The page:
The improvement was clearly demonstrated by results from an independent flour ring test. A number of production flours were included and tested on a range of instruments in the U.K. and Canada. Results were plotted and reproducibility was achieved (see Figure 2 on page 49). Another ring test was scheduled last year using a wider range of flours.
MAIN PROJECT WORK.
The project continued over a number of months. A large amount of data were needed to determine the required specification for Bran Index. Because all flours supplied to Warburton must be of a high quality, it was necessary to identify those deliveries that had a different analysis and that performed differently in the plant. It was not practical to create samples artificially; therefore, all deliveries were monitored and compared with routine bread quality reports.
These reports have been based on sensory evaluations for many years and have been recently supplemented by new bread imaging techniques, which have proved to correlate well with the sensory methods and have become a reliable means of detecting the variations in flour quality.
Results were collected over 20 months and the data analyzed (see Figure 3 on page 50). Warburton was able to determine an optimal range of Bran Index for the flours.
The Bran Index gives an assessment of the bran level in the flour, including measurements well below the normal visible range. This measurement takes into account the size and color of bran (grey level) and provides a single figure indicating the level of contamination.
The calibration used in the instrument had been developed over a long period of cooperation between Maztech and U.K. milling companies. The measurement is particularly suited to white flours and optimizes the system for breadmaking flour.
Although the instrument also provides a simultaneous measurement of speck count (number of bran specks), the measurement is considered secondary for this work. At this level, only large variations would be significant and would probably be detected easily by other quality control test methods.
The data (see Figure 4 on page 50) are for deliveries from one particular supplier over the period of the trial. There are a number of interesting factors represented by this chart:
n The initial work is shown clearly where the deliveries varied considerably.
n As the project continued, a satisfactory level of Bran Index was determined and achieved for the most part by the miller.
n Problems associated with mill start-up after the end-of-the-year plant shutdown can be clearly identified.
n A point where new crop wheat is introduced to the mill is shown by the inconsistency of data.
n Once the SPX was introduced into the mill, flour supplies achieved the highest level of consistency.
Bran Index is now being used routinely by Warburton as a very important quality parameter. As a result of this research, it is expected that a number of organizations will develop new applications for DIA in flour milling. This may include measurements on bran fractions, milling streams/machine flours, extraction rates and process monitoring.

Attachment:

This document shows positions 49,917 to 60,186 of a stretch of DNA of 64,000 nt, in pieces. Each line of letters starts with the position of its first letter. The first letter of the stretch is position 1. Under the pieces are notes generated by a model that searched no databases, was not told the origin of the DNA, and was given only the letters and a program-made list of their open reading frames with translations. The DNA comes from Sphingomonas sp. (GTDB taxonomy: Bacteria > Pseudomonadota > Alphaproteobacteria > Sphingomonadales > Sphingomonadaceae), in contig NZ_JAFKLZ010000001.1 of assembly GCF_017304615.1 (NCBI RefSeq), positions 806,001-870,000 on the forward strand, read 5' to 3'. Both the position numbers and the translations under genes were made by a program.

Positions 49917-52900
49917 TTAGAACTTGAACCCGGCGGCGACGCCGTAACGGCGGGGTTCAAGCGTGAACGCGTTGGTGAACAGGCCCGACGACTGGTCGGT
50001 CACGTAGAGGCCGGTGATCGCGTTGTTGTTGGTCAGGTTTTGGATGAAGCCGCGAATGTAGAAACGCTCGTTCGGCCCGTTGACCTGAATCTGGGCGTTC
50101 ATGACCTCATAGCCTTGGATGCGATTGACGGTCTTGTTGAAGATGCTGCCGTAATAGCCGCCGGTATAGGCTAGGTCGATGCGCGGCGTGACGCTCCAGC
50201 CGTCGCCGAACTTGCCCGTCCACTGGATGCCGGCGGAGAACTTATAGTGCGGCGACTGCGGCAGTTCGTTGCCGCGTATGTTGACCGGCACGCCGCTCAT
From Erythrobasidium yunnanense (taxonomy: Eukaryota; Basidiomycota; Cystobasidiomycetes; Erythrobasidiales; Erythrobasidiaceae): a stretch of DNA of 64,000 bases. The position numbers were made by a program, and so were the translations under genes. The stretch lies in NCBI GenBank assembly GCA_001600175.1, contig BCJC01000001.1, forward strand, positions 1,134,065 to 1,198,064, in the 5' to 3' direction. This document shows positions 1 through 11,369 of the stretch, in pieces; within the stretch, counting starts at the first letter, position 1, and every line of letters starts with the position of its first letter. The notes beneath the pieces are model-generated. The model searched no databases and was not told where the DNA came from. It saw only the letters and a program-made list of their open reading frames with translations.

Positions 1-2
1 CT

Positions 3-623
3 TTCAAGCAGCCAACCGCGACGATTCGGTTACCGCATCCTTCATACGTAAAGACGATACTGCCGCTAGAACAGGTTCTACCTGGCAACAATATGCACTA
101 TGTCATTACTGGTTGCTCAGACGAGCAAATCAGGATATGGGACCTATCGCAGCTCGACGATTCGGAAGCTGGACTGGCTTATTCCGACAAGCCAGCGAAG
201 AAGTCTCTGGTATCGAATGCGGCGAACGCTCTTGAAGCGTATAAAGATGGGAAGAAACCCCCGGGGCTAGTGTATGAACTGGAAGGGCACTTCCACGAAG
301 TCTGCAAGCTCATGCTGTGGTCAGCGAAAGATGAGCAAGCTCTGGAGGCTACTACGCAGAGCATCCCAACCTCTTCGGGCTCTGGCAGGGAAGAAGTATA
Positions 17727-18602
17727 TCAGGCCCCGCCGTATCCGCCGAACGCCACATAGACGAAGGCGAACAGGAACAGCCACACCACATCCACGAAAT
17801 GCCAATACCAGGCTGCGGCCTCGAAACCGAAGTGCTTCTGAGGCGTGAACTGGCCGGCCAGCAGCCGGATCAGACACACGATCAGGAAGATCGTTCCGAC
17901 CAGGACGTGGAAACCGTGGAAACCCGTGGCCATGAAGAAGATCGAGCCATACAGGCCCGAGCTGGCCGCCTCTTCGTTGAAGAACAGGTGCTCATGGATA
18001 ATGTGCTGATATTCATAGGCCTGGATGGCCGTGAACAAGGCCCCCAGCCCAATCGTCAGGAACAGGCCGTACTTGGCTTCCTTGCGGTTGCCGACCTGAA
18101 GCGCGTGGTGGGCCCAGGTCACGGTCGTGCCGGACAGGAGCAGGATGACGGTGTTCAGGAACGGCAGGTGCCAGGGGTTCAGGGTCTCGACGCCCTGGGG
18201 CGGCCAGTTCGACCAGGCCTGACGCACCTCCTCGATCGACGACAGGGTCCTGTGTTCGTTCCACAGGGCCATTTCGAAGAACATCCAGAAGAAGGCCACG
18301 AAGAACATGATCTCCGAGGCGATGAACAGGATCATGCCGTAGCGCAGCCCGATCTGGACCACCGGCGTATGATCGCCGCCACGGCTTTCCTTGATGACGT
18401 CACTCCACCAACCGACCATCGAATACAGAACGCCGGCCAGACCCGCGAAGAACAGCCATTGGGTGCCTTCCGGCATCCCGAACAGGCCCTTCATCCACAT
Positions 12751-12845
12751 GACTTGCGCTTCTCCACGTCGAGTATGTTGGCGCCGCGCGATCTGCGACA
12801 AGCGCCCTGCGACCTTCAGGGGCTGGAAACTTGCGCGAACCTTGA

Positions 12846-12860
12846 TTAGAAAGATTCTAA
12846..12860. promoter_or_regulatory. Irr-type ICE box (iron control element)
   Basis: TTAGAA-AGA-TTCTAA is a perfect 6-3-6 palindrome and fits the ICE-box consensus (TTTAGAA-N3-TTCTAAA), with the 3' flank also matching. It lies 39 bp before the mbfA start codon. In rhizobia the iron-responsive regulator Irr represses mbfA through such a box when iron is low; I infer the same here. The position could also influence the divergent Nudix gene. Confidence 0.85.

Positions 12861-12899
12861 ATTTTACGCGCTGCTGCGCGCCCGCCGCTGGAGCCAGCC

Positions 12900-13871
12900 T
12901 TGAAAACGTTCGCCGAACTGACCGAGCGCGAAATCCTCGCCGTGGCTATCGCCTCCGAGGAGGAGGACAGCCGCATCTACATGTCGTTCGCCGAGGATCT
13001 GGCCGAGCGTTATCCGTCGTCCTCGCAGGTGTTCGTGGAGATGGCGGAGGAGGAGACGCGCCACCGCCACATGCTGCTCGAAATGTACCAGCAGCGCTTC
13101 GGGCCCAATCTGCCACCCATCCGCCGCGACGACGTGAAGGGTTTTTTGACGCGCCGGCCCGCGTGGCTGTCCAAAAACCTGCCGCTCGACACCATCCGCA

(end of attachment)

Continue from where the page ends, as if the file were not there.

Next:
The objective of this project was to determine a method of identifying flours that did not perform well in baking, even though they met existing quality control requirements. This was achieved, and the resulting consistency of product had benefits for both baker and miller.
The Bran Index method is now adopted as a quality control parameter, and it is considered that use of this technology may be expanded into other flour milling and baking areas. More work is being done to identify these applications and benefits, but there is a lack of understanding about the function of bran and its components under process conditions. It is hoped that DIA will contribute to this understanding in the future, as more sophisticated instruments and software become available.
The research project was necessarily quite long in order to detect enough samples that did not perform adequately in the plant. The specification for flour quality (Bran Index) was therefore refined based on a large amount of data from the final bread quality. This had the added benefit that the instrument and the technique were fully evaluated and found to be stable over the long research period.
In testing flours to meet the bakers’ specification, millers were able to gain further benefits by monitoring process conditions. Comparing adjustments to the mill with changes in Bran Index, the miller was able to maximize machine efficiency and extraction rates, and to respond quickly when problems occurred.
It is interesting to note the increasing use of DIA techniques. In this work, bread imaging systems are becoming the reference for the new flour imaging methods. Similar technologies are being employed at different parts of the process to improve final quality.
A great deal of cooperation took place between Warburton and its suppliers, enabling specific events and causes of problems to be identified. Suppliers are now using these new guidelines for routine quality control, and Warburton said it is pleased with the improved consistency of the flour and the final bread quality.